MY BLUE HEAVEN Steve Martin, Rick Moranis, Joan Cusack, Carol Kane, Melanie Mayron. Directed by Herbert Ross. 1990. Rated PG-13. (Warner tape, 96 min., Hi-Fi stereo, $92.95)

"GoodFellas," based on the book and screenplay by Nick Pileggi, ends with someone going into the federal witness protection program and relocating to Middle America.

"My Blue Heaven," written by Pileggi's good friend Nora Ephron, takes up, in a way, where the other movie leaves off -- with the new life of a middle-rank gangster renamed Todd in a place where the skies are not cloudy all day and there are no means streets, glitzy dames or arugula.

Despite a few great visual gags -- mostly involving send-ups of the mall and clean-ness mania of the burbs and a deft performance by Moranis as Martin's straight man -- "My Blue Heaven" feels labored and over-cute. Not only is Martin's character irritating -- there's too much real crime around these days for a mobster to get automatic chuckles -- but Martin never really gets into this character's skin.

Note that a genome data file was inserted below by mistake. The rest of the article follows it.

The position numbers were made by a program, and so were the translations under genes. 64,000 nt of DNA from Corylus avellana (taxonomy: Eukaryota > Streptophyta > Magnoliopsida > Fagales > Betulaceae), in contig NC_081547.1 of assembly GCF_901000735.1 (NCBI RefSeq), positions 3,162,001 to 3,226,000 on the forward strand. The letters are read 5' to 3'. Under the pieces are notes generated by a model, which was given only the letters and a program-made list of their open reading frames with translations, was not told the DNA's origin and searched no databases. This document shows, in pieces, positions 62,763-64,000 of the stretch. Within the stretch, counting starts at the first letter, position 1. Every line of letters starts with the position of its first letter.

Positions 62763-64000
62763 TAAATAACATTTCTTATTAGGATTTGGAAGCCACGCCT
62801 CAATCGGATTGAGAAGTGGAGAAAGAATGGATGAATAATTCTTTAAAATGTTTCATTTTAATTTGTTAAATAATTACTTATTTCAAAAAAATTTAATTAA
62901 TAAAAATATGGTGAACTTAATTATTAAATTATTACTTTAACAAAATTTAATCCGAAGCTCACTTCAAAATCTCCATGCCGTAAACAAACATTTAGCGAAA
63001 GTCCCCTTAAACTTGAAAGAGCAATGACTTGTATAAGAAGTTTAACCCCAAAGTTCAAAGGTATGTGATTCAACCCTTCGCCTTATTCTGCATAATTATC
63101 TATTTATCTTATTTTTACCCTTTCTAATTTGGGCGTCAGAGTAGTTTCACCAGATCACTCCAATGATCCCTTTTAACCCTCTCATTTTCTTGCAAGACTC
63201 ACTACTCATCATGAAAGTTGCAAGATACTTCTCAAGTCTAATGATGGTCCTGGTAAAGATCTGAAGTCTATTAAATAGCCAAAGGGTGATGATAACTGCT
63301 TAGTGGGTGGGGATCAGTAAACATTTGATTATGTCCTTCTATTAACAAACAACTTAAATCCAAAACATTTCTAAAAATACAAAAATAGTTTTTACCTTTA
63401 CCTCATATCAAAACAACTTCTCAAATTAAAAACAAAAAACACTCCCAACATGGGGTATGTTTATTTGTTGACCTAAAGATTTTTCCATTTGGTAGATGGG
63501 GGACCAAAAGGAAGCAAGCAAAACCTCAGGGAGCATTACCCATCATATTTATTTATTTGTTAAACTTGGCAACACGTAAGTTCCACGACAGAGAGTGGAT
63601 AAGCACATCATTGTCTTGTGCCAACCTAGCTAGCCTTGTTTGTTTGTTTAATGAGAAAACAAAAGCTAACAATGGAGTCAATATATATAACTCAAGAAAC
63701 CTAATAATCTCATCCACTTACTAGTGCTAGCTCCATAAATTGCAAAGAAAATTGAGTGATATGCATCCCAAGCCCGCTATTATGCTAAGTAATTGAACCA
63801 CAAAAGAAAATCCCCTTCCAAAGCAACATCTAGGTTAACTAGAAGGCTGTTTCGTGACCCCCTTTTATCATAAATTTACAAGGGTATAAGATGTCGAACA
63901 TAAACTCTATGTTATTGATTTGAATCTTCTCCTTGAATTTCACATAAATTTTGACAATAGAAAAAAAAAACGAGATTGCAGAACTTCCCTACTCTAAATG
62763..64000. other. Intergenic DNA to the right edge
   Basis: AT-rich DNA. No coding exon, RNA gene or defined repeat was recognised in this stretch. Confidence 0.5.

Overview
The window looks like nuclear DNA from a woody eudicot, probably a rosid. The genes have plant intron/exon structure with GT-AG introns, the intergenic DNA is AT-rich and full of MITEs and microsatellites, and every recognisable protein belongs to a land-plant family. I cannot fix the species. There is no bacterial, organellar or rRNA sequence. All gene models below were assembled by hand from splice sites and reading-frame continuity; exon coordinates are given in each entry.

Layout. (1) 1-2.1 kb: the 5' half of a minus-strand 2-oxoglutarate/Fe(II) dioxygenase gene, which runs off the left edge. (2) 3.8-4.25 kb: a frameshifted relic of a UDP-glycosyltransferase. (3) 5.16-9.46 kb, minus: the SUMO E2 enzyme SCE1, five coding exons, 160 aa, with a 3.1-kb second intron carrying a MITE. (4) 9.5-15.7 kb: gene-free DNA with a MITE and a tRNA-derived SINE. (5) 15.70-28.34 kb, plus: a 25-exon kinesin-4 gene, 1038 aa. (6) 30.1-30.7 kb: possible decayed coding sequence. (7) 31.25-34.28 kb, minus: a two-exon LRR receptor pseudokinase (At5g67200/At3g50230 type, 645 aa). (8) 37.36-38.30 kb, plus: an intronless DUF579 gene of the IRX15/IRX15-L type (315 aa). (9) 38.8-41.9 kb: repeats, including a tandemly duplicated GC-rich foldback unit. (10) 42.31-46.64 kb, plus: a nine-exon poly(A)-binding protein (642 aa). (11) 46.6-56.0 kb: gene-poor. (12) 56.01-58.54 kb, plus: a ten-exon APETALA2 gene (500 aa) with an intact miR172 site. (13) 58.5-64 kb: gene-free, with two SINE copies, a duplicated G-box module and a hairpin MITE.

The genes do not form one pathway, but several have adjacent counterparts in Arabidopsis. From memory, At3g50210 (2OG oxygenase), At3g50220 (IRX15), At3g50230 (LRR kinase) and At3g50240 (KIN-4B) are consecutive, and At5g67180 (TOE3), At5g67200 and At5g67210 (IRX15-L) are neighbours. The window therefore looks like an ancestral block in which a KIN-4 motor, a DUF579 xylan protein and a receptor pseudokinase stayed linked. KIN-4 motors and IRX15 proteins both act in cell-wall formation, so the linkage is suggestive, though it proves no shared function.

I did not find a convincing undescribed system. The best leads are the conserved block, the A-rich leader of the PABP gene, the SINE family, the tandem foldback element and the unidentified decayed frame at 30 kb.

The mannerisms are all there -- the dopey facial tics, the gangly hipster dance-walk, even a stand-up hair-do -- but the vocal rhythms and accent are only intermittently Italian. It's a parody of a type that is close to self-parody to begin with. We miss the note of melancholy, the inner gravity, that infuses Martin's greatest performances and made movies such as "The Man With Two Brains," "All of Me" and "Roxanne" emotional as well as comic tours de force.

Cusack, usually seen in eccentric character parts, is miscast as the uptight assistant district attorney. There is no sexual sparkle in her scenes with either Martin or Moranis. As usual, the real chemistry is between the two men, in one of those duets in which two extremes -- the straight-arrow Boy Scout and the street-wise mobster -- meet somewhere in the middle and transform each other.

Moranis' performance and a number of jolly moments under Ross' direction make this a modest value for an evening's rental. It also has a certain nostalgic quality: With its shallow pastels, '50s songs and fancy dancing, the movie seems to evoke not just another America, but another period.

Molly Haskell is the author of "From Reverence to Rape: The Treatment of Women in Film."